Therapy taught me I had my monsters to deal with. That abandoned half-marathon? I’d spent much of training training fretting that I would get an ‘embarrassingly’ slow time. My obsession with getting my work ‘just right’ and the accompanying hours of procrastination to distract from the pressure of it all (I call it “suicide by Netflix”) is born out of the deep seated fear I’m not good enough to get the commission in the first place. My desire to run from a relationship is a form of protection; to leave is better than being the one who’s left.
And, yes, I realise that you may be eye-rolling right now and thinking, ‘Get your head out your backside and get on with it.’ I hear you. (I also envy you - you monster-free people who aren’t worrying about imaginary consequences that may never happen.) It’s a neat trick - I am the victim but also the architect of my downfall.
After these sort of fairly brutal realisations, therapy also gave me the tools to start tackling my self-sabotage. They were bespoke and multiple. Personally, I found the most helpful thing was to take part in more activities that made me feel good about myself without setting myself any kind of goal or expectation. I made enjoyment my main priority. I began running just for fun. No tracking my progress on an app, no competing against anyone else, including myself. Just the pleasure of my feet hitting the pavement and the breeze on my face. It was freeing in so many ways.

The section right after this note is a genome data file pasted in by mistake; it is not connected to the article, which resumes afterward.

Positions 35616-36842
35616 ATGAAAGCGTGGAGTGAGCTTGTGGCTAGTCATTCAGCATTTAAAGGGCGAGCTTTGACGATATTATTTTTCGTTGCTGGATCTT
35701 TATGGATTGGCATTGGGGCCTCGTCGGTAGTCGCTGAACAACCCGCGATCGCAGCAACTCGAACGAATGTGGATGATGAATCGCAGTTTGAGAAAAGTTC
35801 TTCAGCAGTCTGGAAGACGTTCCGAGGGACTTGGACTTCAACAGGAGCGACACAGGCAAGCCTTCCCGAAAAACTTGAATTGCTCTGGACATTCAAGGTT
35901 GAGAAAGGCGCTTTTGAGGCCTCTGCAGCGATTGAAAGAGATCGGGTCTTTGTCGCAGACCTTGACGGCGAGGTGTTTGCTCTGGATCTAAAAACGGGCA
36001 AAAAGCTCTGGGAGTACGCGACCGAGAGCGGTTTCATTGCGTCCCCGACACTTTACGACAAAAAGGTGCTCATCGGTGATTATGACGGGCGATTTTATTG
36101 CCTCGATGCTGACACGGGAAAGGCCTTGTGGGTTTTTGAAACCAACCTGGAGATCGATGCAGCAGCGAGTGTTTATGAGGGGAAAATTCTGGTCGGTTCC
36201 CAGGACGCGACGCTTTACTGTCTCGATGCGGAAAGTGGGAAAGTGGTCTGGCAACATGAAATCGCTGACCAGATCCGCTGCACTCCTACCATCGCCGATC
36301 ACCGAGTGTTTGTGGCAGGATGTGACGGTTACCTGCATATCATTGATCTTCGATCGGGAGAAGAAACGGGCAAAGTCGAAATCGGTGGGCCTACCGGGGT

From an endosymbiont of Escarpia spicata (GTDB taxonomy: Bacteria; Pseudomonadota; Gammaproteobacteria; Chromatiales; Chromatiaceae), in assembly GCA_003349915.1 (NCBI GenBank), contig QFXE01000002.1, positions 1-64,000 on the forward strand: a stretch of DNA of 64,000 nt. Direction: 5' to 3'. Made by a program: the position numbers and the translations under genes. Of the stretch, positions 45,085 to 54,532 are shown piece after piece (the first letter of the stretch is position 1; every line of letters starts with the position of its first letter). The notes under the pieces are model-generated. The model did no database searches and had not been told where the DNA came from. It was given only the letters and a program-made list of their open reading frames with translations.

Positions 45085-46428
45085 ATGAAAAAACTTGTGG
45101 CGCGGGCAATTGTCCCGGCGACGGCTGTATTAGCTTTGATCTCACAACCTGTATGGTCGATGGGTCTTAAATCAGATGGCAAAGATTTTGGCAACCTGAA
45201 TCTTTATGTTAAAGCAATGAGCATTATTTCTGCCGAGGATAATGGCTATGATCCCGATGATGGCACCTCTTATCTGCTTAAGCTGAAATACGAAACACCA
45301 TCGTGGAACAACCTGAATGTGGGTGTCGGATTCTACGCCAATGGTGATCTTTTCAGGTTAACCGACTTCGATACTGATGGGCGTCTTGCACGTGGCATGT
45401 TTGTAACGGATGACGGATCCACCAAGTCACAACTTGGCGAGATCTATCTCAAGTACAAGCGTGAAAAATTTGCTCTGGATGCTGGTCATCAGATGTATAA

There are no blanket, cure-all methods guaranteed to help everyone overcome self-sabotage; the process of working out how to do it for ourselves is one of profound self-discovery. And perhaps that is why we’re culturally so obsessed with the narratives of self-saboteurs - because we learn so much by delving into our bad habits, or watching others delve into theirs. Perhaps, when it comes to self- sabotage, the journey is just as important as the destination.
Find the benefit of the behaviour
It might sound counter intuitive but begin by asking yourself, “What’s the gift of X?” (your self sabotaging behaviour)”. Once you’ve realised what the benefit is to you, then ask yourself “Knowing this, what do I want to choose to do next? For example, if you regularly miss deadlines, the gift might be “The longer I put off filing my work, the longer I put off the potential negative feedback”. And you then have a choice - do I want to intentionally carry on doing this acknowledging this is the benefit? What might be possible if I chose to make the deadline instead?
Flip fear on its head
Fear fuels self-sabotaging behaviours. We’re scared. We’re acting from our fight/flight/freeze response, rather than from a place of compassion and confidence. Ask yourself “What would I do if I couldn’t fail?” – and see if it sheds any light on your self-sabotaging behaviour.
Embrace and engage with your inner critic
Rather than trying to ignore our inner critics (which doesn’t tend to work), give them daylight instead. Talk about them out loud. Either to yourself, or someone who you know won’t judge you. And then ask yourself “What’s evidence to support what I am saying”. More often that not, when we do this, we realise there is very little truth in what we hear from them.
For more go to Lisa Quinn Coaching